In its 2010 Report on Alternative Dispute Resolution: Mediation and Conciliation, the Law Reform Commission emphasised the potential benefits of mediation in family law proceedings and of mediation information sessions where the benefits and advantages of mediation could be explained before the commencement of court proceedings.
Section 23 of the Mediation Bill provides that the Minister for Justice and Equality may, for the purpose of ensuring the availability of mediation information sessions at a reasonable cost and in suitable locations, prepare and publish a scheme for the delivery of such sessions, or approve a scheme for the delivery of such sessions by another person or body. The Legal Aid Board is already involved in the provision of a free family mediation service, the benefits of which are widely acknowledged, especially in cases in which children are involved.
To return to the Bill, on behalf of the Tánaiste, I wish to inform the House that as a further step, the Government is of the view that it should at this stage be open to proposing the removal of all the conditions for the grant of a divorce set out in Article 41.3.2 of the Constitution. This would not be intended to take away the regulation of divorce and matters associated with it, but it would mean that the conditions for the grant of a divorce would be prescribed by Act of the Oireachtas and not in the Constitution.
This could, for example, facilitate “clean break” divorces where appropriate and in which the possibility of financial and other orders made by a court when granting a divorce being subsequently revisited or varied could be restricted.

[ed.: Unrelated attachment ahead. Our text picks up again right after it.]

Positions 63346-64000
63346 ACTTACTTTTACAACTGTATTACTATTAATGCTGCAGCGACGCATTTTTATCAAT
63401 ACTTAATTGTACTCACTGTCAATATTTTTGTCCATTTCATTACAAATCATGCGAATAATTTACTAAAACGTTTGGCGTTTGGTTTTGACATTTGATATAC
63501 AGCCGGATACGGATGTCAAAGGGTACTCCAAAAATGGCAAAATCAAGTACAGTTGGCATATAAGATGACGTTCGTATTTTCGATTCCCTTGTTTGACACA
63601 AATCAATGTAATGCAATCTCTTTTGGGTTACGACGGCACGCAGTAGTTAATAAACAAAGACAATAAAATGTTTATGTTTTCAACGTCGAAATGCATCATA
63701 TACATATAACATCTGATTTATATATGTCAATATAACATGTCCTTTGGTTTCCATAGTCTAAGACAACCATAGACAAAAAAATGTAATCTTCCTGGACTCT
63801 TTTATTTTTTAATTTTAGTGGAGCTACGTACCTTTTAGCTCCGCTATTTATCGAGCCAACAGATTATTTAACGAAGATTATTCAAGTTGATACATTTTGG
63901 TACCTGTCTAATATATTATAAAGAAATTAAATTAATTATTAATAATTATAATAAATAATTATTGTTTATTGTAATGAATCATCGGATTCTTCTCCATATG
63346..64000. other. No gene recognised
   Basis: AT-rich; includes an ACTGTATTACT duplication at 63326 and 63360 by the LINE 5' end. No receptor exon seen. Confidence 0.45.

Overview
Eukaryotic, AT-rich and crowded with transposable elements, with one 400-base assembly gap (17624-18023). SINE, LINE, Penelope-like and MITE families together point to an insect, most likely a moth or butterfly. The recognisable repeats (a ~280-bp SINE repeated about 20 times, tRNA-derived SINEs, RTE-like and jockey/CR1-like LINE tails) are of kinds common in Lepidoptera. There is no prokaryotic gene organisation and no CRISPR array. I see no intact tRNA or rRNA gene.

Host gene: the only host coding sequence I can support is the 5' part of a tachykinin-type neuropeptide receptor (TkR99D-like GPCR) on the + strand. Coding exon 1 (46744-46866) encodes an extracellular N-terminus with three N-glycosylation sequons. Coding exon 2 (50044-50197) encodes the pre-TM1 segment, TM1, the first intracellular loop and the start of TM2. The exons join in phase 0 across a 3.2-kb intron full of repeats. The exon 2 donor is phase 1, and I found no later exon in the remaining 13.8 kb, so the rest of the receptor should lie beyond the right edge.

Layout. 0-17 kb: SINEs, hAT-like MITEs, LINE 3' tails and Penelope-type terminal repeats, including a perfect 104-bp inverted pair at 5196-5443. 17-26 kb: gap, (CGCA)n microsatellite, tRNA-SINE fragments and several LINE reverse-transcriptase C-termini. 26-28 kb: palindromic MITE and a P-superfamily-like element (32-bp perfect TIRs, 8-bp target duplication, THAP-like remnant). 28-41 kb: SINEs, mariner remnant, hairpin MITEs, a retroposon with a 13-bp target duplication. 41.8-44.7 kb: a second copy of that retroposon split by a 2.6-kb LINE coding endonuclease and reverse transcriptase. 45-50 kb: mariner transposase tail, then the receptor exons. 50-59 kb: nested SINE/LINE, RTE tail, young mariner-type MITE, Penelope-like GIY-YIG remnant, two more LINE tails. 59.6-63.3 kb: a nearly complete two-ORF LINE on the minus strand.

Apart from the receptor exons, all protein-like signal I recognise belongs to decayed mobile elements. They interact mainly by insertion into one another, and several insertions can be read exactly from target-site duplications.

The Government has agreed to bring forward amendments to this Bill at Committee Stage to provide for such a constitutional amendment. The Department of Justice and Equality will work with the Office of the Attorney General to formulate an appropriate wording for the amendments. We will also of course have to be careful to hear the further views of those who are experts in this area in formulating these proposals.
It is noted that if this Bill passes Second Stage, it will be referred to the Committee on Justice and Equality for pre-legislative scrutiny in accordance with Standing Order 141. The Tánaiste looks forward to engaging with the Committee in relation to the provisions of this Bill.
In conclusion, I would like to thank Deputy Madigan for bringing forward this Bill and initiating a timely debate on the constitutional requirements for divorce. There will obviously be differing views and experiences to be listened to carefully on this subject.
Ultimately, if the Bill is passed by the Houses, the People will have their say in a referendum. This is manifestly not a subject which any of us would or should take lightly, but it is one on which the Government, in supporting Deputy Madigan’s Bill, believes that it is now appropriate to lead.